This kind of public pay-off isn't the only thing the gas companies promise. The influx of money and interest from the gas companies, the promised payouts to land owners holding leases, many of which include not just land use and rental fees but also royalties, in an area of the country where "Depression" has defined much of its history seems an obvious way to keep voices of dissent from raising themselves too high.
Then there are jobs. Jobs at the rigs. Jobs in maintenance. Jobs in the front offices of local branches of out-of-state gas companies (many from Texas and Oklahoma and Colorado). And not just those jobs. All the new industry will need all sorts of support services, physical and economic infrastructure from hotels and gyms to restaurants and stores that will cater to new-found money and needs and desires.
Except most of the current jobs directly linked to the gas drilling are going to imported workers, experienced roughnecks from the gas and oil regions of Oklahoma and the Rockies, skilled trades people from home offices, geologists, hydrologists from home offices. . . Even diesel mechanics and truck repair personnel are imported. Why? It takes too long, apparently, to give the necessary training in the skills needed to get the wells up and producing to wait for locals. Much better, much cheaper, much more necessary to use people who know what they're doing.
Yesterday, I had a brief chat with Professor Jordan Kleiman on a mutual Facebook friend's status, and he mentioned an article (.pdf) by Cornell geologist Robert Howarth. Howarth was investigating the claims made by the natural gas industry that it is a "clean" energy, with a far smaller greenhouse gas footprint than coal when used for energy. In fact, even taking methane leakage in coal mining and production in to account, and considering hydraulic fracturing as the main means of natural gas extraction, there is little difference in the alleged "cleanliness" between coal mining (in particular, mountaintop-removal mining) and fracking for natural gas.
There is a problem with Howarth's study, however. The data available to researchers is scant at best. He admits up front that there may well be more comprehensive data available to the industry. If so, they aren't sharing. The gas industry jumped on this admitted limitation - any scientific study with more data is better, more precise, and more reliable - in a statement repudiating Howarth's study.
My own sense is that Howarth may well be correct, but more and better data, more and better and more thorough investigation of the overall impact of natural gas - from extraction through consumption - is needed to get a clearer picture. One thing Howarth's study does, however, is focus attention on the entire process of extracting natural resources and their overall impact on the environment, rather than the focus on the radical differences between burning coal and natural gas.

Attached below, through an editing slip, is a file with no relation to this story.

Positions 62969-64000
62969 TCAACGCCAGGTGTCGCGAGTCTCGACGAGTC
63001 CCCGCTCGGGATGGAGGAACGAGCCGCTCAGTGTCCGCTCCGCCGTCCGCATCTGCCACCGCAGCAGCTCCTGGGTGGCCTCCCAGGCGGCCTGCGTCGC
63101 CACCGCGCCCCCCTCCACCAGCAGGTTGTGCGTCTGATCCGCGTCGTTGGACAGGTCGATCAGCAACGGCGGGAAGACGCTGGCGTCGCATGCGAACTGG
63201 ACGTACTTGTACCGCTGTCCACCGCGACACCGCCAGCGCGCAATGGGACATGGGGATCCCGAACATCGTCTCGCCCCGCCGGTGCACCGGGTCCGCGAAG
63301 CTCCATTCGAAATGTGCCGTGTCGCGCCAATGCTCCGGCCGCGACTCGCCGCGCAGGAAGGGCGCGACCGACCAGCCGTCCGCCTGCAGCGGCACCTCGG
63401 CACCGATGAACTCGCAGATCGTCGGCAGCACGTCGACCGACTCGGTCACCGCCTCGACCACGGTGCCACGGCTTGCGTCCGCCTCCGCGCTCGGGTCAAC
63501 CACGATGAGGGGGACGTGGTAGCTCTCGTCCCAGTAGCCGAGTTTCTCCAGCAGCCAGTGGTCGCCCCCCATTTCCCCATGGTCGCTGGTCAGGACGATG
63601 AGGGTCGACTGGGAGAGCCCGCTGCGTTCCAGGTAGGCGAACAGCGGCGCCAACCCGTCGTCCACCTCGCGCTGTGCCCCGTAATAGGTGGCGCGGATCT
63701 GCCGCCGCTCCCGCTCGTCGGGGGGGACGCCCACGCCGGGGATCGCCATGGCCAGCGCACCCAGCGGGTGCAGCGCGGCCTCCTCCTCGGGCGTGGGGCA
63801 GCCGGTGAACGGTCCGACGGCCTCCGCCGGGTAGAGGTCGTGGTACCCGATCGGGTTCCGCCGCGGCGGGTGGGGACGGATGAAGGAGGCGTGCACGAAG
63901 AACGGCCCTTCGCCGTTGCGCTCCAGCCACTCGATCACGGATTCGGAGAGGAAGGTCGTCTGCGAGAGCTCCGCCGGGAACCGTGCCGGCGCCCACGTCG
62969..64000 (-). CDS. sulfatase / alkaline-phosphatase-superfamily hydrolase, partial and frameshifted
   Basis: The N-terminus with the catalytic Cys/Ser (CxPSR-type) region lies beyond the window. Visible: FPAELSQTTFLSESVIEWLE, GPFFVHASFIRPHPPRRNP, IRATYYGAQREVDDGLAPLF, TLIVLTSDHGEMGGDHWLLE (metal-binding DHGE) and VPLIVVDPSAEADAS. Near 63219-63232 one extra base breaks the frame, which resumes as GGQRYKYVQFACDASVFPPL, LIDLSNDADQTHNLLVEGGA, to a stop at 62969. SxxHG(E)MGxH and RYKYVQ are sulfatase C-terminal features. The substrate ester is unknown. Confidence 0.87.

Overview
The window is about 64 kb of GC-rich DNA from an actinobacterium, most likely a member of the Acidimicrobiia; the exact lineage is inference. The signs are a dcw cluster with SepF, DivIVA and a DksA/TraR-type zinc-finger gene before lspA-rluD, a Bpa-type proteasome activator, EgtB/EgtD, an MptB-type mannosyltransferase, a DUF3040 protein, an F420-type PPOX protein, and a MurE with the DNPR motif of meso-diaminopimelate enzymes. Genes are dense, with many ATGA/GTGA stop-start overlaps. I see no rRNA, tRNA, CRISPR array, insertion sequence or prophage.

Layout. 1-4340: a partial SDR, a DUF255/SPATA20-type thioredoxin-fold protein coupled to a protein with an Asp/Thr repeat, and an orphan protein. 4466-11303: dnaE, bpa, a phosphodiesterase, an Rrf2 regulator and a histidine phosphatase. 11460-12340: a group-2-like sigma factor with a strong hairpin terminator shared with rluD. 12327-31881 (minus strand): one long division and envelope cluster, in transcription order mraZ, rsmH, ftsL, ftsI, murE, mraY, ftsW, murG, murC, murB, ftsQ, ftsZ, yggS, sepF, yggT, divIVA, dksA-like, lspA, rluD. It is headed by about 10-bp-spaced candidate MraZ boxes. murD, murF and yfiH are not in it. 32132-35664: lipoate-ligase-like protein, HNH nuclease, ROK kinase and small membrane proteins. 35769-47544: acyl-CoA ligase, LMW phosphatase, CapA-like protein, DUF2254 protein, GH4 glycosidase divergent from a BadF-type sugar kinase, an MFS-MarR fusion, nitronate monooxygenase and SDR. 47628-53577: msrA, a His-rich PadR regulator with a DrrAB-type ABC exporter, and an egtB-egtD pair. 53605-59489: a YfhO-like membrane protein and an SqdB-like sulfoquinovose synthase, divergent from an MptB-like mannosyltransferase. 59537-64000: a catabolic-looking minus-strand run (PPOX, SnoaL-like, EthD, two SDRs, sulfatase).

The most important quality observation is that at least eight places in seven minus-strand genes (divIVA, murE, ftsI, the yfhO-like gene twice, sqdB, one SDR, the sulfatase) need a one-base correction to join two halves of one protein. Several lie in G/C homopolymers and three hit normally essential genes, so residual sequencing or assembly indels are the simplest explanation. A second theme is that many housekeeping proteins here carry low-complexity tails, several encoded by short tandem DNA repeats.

I have been paying attention to these matters in a somewhat desultory way, from a distance, ever since I learned of the gas boom and what it was doing, and the "more" it was promising to do for the area in which I grew up, where I still have families, and where I have very deep roots. Now that Gov. Cuomo is signalling lifting the ban on fracking in the name of economic benefit, it is important to ask serious questions of the gas industry, as well as local, county, and state officials who see dollar signs in the midst of economic malaise in the rest of the country. Not the least of these questions is what, exactly, is in the water pumped deep underground, beyond what we know from leakages at other sites around the country? Have there been hydrological surveys of underground water movements to judge where chemicals, once introduced, may move and how long such movements may take? Do we know what breaking up the deep substructure underlying such a large region of the country - the Marcellus Shale runs from my old neck of the woods down through Middle Appalachia - will do to the physical stability of the region?
What happens when the gas runs out and the companies and all their employees pack it up for the next hot spot? Will Tioga County and Tompkins County in New York, Bradford and Susquehanna Counties in Pennsylvania resemble parts of Nevada, Arizona, and Colorado that boomed during silver, copper, and iron mining, then died once the minerals disappeared, with tons of toxic waste poisoning the soil and water?
These are the questions. These are my fears. I have nothing against economic development, in particular for a place I love so much. The price, however, seems so steep, and the negative impacts - to the water and soil, to the local and county and state politics, to the global environment - have yet to be studied and understood in any thoroughgoing manner.
UPDATE: Is it possible for hydrofracking to undermine the stability of the surface? Well, it at seems possible, given this story out of Arkansas via Syracuse:
LITTLE ROCK, Ark. (AP) — Two natural gas companies agreed Friday to temporarily cease operations of injection wells in an area of central Arkansas that has seen more than 800 earthquakes during the past six months.
Oklahoma City-based Chesapeake Energy and Clarita Operating of Little Rock said they would comply with the Arkansas Oil and Gas Commission’s emergency request to stop all injection activities in Greenbrier- and Guy-area wells used to dispose of wastewater from production. The panel’s next regular meeting is March 29.
Geologists are studying a swarm of recent area quakes, most tiny, in an attempt to determine whether there is a connection between the seismic activity and gas-drilling companies’ work in the Fayetteville Shale formation. A 4.7-magnitude earthquake, the most powerful reported in the state in 35 years, struck near Greenbrier on Sunday night.